Editorial Statement

Welcome to the Fall 2014 (Volume 1, Issue 2) issue of the Journal of Family Diversity in Education (JFDE). If you are new to the JFDE, we would like you to know that this journal highlights the work of those who are attempting to shine light upon and oppose hegemonic conceptions of families, particularly in the domain of family-school-community partnerships. We seek interdisciplinary scholarship that extends the dialogue around issues of family diversity and equity in family-school-community partnerships. The journal is the peer-reviewed, international research journal of the Family Diversity Education Council and is hosted by Kent State University. 

Each issue of the Journal of Family Diversity in Education contains articles and book reviews.  On occasion, as in this issue, we include a special section, Perspectives on Practice, that highlights practice/practitioners’ perspectives.  In this Fall 2014 issue, we offer several thought-provoking articles that span a wide range of perspectives, beginning with a very personal perspective on identity as both a student and as a teacher, progressing through teachers’ and diverse parents’ perspectives on experiences of schooling and its myriad relationships, and ending by spanning policy considerations from the district level.

In the first article, From At-Risk to Advocate: One Teacher’s Journey, author Mikkaka Hardaway Overstreet uses a critical autoethnography lens to examine her own perceptions, as well as those of society, on her life as a young student, as a new teacher, and as an education scholar. The juxtapositioning of these voices paints an intimate, poignant portrait of these three perspectives.

Authors Stephanie C. Smith, Tina M. Smith-Bonahue, and Olivia R. Soutullo in the second article, My Assumptions were Wrong: Exploring Teachers' Constructions of Self and Biases towards Diverse Families, explore “how teachers can learn to value and create meaningful partnerships with parents, and conversely, why some teachers seem to neither value nor create meaningful partnerships with families.”

The third article by Meghan Kathleen Eliason, titled The Wingman Project: An Exploratory Study of School-Based Communication with Grandparents, examines how public schools can engage grandparents as important members of their school communities.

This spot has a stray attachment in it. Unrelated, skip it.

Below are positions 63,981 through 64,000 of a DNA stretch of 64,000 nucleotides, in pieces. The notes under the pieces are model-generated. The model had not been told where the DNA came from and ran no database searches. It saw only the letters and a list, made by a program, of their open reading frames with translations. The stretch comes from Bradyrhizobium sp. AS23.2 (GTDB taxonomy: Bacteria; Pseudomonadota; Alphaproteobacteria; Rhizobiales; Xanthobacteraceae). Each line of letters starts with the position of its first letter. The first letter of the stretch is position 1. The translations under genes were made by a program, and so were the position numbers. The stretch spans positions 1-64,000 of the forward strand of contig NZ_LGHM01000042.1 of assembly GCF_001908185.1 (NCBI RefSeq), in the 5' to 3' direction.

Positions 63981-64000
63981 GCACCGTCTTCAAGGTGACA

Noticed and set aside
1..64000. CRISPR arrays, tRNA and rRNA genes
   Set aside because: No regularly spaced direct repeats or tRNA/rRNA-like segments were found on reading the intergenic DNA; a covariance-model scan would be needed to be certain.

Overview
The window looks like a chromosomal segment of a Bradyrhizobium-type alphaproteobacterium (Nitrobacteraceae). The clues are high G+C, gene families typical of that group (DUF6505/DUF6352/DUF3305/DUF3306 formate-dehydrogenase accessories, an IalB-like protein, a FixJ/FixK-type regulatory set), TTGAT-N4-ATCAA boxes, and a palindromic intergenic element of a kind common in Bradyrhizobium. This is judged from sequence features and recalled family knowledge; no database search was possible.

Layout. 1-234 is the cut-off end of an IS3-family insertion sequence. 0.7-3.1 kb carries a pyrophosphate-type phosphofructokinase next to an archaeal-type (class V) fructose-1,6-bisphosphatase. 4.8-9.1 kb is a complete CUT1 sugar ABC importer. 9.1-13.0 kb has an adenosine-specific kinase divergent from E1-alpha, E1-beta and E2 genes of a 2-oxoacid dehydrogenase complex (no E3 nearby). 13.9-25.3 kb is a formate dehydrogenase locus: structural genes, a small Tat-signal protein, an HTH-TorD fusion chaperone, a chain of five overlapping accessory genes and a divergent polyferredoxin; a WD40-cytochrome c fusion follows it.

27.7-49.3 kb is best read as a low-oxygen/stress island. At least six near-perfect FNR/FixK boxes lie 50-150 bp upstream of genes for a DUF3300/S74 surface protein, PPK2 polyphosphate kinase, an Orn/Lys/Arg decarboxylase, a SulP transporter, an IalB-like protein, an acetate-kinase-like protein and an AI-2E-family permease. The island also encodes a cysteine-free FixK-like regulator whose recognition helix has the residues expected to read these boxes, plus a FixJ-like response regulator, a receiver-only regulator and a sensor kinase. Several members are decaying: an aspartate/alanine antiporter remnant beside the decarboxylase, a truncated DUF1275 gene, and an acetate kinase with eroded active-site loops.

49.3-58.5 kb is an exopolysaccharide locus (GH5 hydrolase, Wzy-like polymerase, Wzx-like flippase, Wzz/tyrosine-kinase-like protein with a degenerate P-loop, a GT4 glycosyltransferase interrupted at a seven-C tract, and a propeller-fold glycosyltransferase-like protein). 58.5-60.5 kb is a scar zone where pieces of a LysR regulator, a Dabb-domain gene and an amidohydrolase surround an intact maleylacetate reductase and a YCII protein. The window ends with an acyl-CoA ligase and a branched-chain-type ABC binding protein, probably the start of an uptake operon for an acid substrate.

High Hopes: Learning from Five Chinese Immigrant Families about Their Challenges and Approaches in Home and School Involvement by Shu Hui Lin and Martha Jane Lash “calls attention to the challenges and strategies of the Chinese immigrant families for children’s academic success, school involvement, and home‒school connections for the Chinese immigrant family.” They share implications for teachers, schools, and families in the fourth article of this issue.         

Finally, in the fifth article, Somewhere between a Possibility and a Pipe Dream: District-level Leadership that Promotes Family Inclusion and Engagement in Education, Catherine Hands looks at “strengthening parent engagement in education, focusing on leadership strategies for reaching and supporting parents.” She presents a qualitative case study of a district’s multiple approaches for enhancing parent engagement.

In our special section, Perspectives on Practice, Gwyn M Fournier highlights how “educators often unintentionally exclude parents and families from their children’s schooling through common, taken-for-granted institutional practices, and how these practices then continue to perpetuate exclusion.” Her article, The Inclusion of Parents and Families in Schooling: Challenging the Beliefs and Assumptions that Lead to the Exclusion of Our Students’ First Teachers, will be of great interest to theoreticians and practitioners alike.

This issue also contains critical reviews of three highly relevant books:  Zelda Lopez Haro and Edward M. Olivos review The Broken Compass: Parental Involvement with Children’s Education by Keith Robinson & Angel L. Harris;  Karen L. Hadwen reviews Diversity in Family Life: Gender, Relationships and Social Change by Elisabetta Ruspini; and Spirit Dine'tah Brooks reviews School-Parent Collaborations in Indigenous Communities: Providing Services for Children with Disabilities by Iris Manor-Binyamini.

As in the previous Spring 2014 JFDE issue, we continue here to provide space for authors from different theoretical and methodological perspectives to highlight the ways in which scholarship around notions of family is expanding.  Our next issue, scheduled to be published in April 2015, is well under way with Jean Clandinin, Janice Huber, and Shawn Murphy serving as our invited Guest Editors.  Please enjoy this collection and consider submitting your own work to the journal through this website and join the conversation.

Monica Miller Marsh,                                  Tammy Turner-Vorbeck

Kent State University &                                 Purdue University &

Family Diversity Education Council              Family Diversity Education Council

Published: 2014-11-25